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  • Should EPA Bow To Chamber’s Demand?

    September 1, 2009 – The National Journal’s Energy and Environment Experts Blog

    EPA should not grant the Chamber of Commerce’s request for an extraordinary on-the-record proceeding concerning the agency’s expected endangerment finding. Rather than engage in this time consuming process of little value, the agency should move forward with much needed regulatory action that was grossly delayed by the political calculation of the last administration, even as the science connecting greenhouse gas emissions to severe environmental consequences has continued to mount.

  • Putting The “benefit” Back In Cost-benefit Analysis

    July 23, 2009 – The New Republic’s The Vine Blog

    The climate-change bill that passed the House last month and is currently being considered by the Senate represents America’s last chance to seriously address its contributions to global warming before we head to the international climate talks in Copenhagen this December. But the current legislative debate also offers an opportunity to reshape the broader conversation over the costs and benefits of environmental regulation—and environmentalists should not let the opportunity pass them by.

  • Livermore quoted on changes to EPA’s CBA guidelines (sub. req.).

    July 21, 2009 – Inside EPA’s Risk Policy Report

    The Institute for Policy Integrity (IPI) at New York University, which generally supports expanded use of cost-benefit analysis, applauded the changes to the guidelines, and also pointed out that the SAB encouraged the use of cost-benefit analysis when looking at deregulatory or non-regulatory proposals. A source with the IPI says that, during the last administration, economic analysis was not conducted for many deregulatory actions, including changes to the new source review rules, which require new or modified sources to install strict pollution controls. The source says it is “important that the SAB realized the systemic problem about how cost-benefit analysis has been used in the past” by pointing out the need for analysis for deregulatory actions.

  • The three things Cass Sunstein should do on his first day

    July 16, 2009 – Grist

    As I’ve mentioned before, Sunstein’s appointment is pivotal for environmental regulation and green advocates should be looking forward to his first official day on the job. His inbox is probably overflowing with tasks, but here are the top three that he should work on first.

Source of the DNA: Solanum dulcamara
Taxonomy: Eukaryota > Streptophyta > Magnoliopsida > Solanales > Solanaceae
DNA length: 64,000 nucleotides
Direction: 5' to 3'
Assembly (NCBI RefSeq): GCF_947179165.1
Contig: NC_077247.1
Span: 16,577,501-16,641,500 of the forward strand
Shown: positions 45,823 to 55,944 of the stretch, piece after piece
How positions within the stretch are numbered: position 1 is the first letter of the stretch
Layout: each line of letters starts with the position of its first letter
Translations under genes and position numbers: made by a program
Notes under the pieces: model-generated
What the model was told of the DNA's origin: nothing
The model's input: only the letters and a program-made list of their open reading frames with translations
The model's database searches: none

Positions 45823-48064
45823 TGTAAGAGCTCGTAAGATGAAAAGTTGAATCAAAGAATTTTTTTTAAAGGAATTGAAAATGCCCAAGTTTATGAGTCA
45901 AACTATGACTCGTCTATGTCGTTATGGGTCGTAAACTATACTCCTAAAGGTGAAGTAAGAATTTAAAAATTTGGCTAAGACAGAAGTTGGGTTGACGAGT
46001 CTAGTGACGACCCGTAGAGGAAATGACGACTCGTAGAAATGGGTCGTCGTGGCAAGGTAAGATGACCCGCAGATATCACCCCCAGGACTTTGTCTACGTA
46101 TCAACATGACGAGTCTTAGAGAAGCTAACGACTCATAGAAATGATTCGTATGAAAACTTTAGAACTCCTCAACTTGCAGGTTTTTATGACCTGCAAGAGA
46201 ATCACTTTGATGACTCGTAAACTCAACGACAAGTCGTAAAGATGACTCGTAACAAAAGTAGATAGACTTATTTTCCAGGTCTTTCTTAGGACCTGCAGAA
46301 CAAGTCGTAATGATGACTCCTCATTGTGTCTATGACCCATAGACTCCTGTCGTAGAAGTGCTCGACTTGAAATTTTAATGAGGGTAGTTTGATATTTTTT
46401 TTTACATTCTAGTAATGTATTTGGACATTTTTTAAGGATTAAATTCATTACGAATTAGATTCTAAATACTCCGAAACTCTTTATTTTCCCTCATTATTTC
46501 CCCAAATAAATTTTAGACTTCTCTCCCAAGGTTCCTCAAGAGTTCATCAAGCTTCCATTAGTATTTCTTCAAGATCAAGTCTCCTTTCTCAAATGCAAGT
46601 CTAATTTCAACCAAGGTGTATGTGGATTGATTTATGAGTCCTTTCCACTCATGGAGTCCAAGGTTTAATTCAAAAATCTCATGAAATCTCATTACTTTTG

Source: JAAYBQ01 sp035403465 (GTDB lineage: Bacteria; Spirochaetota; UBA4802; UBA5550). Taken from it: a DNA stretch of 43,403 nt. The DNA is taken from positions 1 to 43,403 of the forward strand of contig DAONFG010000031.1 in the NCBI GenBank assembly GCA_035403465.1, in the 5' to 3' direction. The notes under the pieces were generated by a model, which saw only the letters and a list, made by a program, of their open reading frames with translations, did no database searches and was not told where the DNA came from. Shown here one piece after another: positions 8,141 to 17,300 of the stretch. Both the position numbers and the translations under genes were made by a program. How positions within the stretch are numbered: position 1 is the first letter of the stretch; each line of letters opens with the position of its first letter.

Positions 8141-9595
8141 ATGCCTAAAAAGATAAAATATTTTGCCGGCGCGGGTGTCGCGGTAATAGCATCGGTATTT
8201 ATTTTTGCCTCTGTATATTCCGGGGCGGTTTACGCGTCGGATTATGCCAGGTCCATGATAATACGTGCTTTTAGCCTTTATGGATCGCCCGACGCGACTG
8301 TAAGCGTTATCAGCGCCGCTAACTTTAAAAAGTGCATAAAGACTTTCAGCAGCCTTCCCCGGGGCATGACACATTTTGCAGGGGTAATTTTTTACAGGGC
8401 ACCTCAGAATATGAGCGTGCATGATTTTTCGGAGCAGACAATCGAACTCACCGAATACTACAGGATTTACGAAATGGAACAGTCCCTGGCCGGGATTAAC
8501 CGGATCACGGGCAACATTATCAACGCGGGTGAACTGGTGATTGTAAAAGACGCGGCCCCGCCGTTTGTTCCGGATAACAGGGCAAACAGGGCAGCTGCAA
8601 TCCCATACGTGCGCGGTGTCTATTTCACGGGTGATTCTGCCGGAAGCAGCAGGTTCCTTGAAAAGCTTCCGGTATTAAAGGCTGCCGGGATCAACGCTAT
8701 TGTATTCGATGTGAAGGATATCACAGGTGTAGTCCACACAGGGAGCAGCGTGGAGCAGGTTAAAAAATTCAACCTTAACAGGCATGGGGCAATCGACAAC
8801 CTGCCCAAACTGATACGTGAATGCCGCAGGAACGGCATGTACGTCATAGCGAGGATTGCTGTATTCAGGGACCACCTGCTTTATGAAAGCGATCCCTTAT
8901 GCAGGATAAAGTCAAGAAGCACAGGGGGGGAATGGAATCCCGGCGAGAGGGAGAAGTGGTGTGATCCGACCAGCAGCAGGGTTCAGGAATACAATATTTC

• Advisers urge stronger climate focus in regulation analyses

    July 14, 2009 – ClimateWire

    The board also recommends that the agency better account for technological innovation when estimating the costs of compliance, according to Michael Livermore, executive director at New York University’s Institute for Policy Integrity, who read its draft. Typically, said Livermore, EPA inflates compliance costs, because it does not account for industries’ motivation to innovate once actually faced with costly restrictions.

  • Advisers urge agency to revamp regulatory analysis

    July 13, 2009 – E&E News PM

    Michael Livermore, executive director of New York University’s Institute for Policy Integrity, said he expects the Obama administration to ultimately adopt most, if not all, of the science advisory board’s recommendations. “I’d be surprised if they disagreed with the [Science Advisory Board],” he said. The full board is expected to consider the draft report in August before sending its final comments to EPA.

  • Low-profile changes at EPA could have major environmental impacts.

    July 13, 2009 – Environmental Valuation & Cost-Benefit News

    EPA has been quietly working on some serious changes to the guidelines it uses to conduct cost-benefit analysis. Tweaks to the powerful but low-profile Guidelines for Preparing Economic Analyses could have major impacts on the environment. The Guidelines is little known outside of EPA, but is used in the design of every major environmental regulation.

  • Here Comes the Sunstein: Cass Sunstein Takes Over as Regulatory Czar

    July 1, 2009 – Inside Counsel

    “The fact that he’s not a stereotype is definitely a good thing, both for public health and the environment and for businesses,” says Michael Livermore, executive director of the Institute for Policy Integrity at New York University’s School of Law. “If you fit him in the stereotype, he’s either going to be bad for business or bad for the environment, and that’s not a choice we want to have to make. He’s going to be looking to make sure we achieve our environmental public health goals in a way that gives companies maximum flexibility to achieve our social goals at the lowest possible costs.”

  • Sotomayor’s “Green” Decision

    May 28, 2009 – Huffington Post

    Judge Sonia Sotomayor’s paper trail on the environment is slim, but one decision has drawn praise from environmentalists, and some concerns from business. In Riverkeeper v. EPA, Sotomayor wrote the opinion for the court of appeals. She found that the Clean Water Act prohibited EPA from conducting cost-benefit analysis when deciding whether to impose regulations at power plants that would protect fish, but have high costs for utility companies.

  • Murky reg-review process set stage for frenzy over OMB memo

    May 14, 2009 – Greenwire

    OMB and its regulatory review office are walking a fine line on transparency, said Michael Livermore, executive director of New York University’s Institute for Policy Integrity. “It’s a good thing to have the public being able to be responsive to these kinds of interagency discussions,” Livermore said. But if agencies had to take full responsibility for anything they said, it could have a “chilling effect,” he added.